Matthew John Biggs

Matthew John Biggs
Born 1885 at Maryhill, Glasgow, Matthew was one of five children born to William and Annie (née Cameron). At the time of Matthew's birth his father was a bugler in the 1st Battalion, The Scottish Rifles, and Matthew was born at the Battalion barracks at Maryhill. By 1901 Matthew worked as a van boy. He might have been employed by his father, who had left the Army and was running his own business as a hardware merchant. The family home was at 26 Dundrennan Road, Glasgow.

Marrying Jemima Pentland in 1909, Matthew and his wife lived at 16 Kilnside Road, Paisley. By then Matthew worked a flesher, the Scottish word for a butcher. The couple had two children.

Matthew enlisted at Paisley as a driver with the 2nd/1st Renfrew Fortress Company, Royal Engineers.  In late November 1915 he was transferred to St Ives, part of the 1st/1st Renfrewshire Field Company, Royal Engineers, who were billeted in Whitton House in the Broadway.

On Sunday 5 December 1915, a mere ten days after arriving in the town, Matthew lost his life in a tragedy that shook the town. Going out for a stroll at 6.45pm to meet some friends, after walking through the Parish Church grounds, in pitch darkness he failed to take the turn into Barnes Walk and walked straight into the River Great Ouse backwater. In flood, the depth at that point was as much as fourteen feet and Matthew was wearing a heavy Army coat. His cries for help were heard by a comrade and some of the worshippers in the church, but there was so little light available he could not be seen. By the time a police constable with flashlight arrived all was quiet.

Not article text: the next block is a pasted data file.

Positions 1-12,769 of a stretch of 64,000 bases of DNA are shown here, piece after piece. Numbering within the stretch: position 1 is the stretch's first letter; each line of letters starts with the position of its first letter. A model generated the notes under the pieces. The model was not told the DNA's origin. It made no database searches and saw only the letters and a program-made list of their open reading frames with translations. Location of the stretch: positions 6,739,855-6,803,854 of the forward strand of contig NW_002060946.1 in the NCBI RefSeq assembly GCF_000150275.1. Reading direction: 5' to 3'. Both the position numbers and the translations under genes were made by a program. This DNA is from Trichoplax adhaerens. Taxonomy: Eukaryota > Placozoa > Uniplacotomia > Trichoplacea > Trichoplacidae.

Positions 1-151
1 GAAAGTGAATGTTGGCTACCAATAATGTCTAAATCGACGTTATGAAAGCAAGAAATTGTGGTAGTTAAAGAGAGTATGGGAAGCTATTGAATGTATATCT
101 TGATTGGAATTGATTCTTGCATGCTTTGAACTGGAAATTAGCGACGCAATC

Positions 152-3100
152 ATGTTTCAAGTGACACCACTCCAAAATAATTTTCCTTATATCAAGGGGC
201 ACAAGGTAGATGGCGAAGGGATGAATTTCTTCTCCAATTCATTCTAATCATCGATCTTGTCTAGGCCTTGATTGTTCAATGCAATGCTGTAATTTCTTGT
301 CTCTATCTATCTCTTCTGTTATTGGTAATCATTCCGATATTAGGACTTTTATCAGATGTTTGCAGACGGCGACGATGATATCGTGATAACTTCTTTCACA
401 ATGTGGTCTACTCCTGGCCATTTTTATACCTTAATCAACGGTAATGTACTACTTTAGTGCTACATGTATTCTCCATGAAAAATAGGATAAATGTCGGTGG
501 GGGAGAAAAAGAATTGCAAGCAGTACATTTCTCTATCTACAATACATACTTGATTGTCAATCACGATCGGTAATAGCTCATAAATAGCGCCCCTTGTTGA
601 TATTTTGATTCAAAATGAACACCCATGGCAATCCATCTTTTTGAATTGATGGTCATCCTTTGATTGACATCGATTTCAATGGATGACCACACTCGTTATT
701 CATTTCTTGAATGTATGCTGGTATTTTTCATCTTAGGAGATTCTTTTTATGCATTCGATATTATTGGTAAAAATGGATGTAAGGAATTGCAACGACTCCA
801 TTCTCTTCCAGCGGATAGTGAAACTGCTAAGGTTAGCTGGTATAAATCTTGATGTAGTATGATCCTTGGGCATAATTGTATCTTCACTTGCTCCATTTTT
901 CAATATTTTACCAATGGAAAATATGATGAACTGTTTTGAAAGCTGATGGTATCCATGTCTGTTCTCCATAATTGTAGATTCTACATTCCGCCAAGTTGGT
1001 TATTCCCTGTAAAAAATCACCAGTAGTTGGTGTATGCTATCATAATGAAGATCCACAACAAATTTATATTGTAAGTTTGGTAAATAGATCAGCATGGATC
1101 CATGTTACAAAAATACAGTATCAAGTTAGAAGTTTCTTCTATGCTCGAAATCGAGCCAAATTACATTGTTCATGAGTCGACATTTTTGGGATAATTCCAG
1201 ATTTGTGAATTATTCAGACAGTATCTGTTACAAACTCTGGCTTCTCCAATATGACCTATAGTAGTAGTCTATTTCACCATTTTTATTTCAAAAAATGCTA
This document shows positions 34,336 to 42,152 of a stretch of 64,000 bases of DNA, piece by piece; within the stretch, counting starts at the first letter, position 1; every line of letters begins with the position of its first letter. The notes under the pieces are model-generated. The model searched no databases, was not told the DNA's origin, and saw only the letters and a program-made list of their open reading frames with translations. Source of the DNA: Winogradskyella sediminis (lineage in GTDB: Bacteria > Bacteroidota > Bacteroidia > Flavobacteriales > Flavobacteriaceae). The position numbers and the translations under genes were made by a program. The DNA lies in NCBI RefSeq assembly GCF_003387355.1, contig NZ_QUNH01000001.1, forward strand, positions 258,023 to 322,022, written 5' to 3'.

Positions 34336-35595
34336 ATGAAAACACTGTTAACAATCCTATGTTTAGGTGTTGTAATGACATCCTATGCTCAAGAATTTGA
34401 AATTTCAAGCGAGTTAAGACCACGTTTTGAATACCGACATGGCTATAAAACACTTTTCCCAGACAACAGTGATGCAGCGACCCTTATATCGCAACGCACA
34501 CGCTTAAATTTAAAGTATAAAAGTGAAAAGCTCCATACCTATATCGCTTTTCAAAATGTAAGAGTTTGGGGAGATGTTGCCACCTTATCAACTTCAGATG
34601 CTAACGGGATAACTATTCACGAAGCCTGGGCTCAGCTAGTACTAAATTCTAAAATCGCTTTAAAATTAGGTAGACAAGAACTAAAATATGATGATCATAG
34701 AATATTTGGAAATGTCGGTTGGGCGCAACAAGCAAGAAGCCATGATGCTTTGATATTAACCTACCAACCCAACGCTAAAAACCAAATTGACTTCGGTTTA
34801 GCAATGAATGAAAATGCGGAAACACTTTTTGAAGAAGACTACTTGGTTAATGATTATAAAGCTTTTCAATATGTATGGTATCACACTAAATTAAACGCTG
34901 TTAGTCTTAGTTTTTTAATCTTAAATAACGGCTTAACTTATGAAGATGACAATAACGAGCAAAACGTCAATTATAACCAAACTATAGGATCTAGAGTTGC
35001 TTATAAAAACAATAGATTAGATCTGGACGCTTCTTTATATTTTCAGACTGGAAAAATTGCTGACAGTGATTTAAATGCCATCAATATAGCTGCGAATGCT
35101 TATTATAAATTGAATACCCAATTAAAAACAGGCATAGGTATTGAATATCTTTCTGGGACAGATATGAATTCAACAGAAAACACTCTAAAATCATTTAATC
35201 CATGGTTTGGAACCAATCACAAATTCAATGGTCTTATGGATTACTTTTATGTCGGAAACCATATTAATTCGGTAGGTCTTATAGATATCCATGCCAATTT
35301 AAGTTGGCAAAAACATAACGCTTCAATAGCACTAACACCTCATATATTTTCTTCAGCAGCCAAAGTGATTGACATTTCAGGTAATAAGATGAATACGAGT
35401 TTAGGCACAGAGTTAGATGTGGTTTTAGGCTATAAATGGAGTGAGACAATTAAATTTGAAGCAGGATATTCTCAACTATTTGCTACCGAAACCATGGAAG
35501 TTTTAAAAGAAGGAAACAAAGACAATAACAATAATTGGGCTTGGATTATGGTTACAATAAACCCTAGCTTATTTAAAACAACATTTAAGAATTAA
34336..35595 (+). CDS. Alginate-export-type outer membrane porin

Matthew's body was found the following day. The Hunts Post report the event and inquest on 10 December 1915. He was aged 29 years. Matthew is commemorated in St Ives Parish Church and is buried in St Ives Public Cemetery.

Many of those involved with the inquest donated their fees to Matthew's widow, who attended the inquest. Unfortunately she did not receive an Army pension. Matthew's death was judged to be through accident rather than as a result of war.

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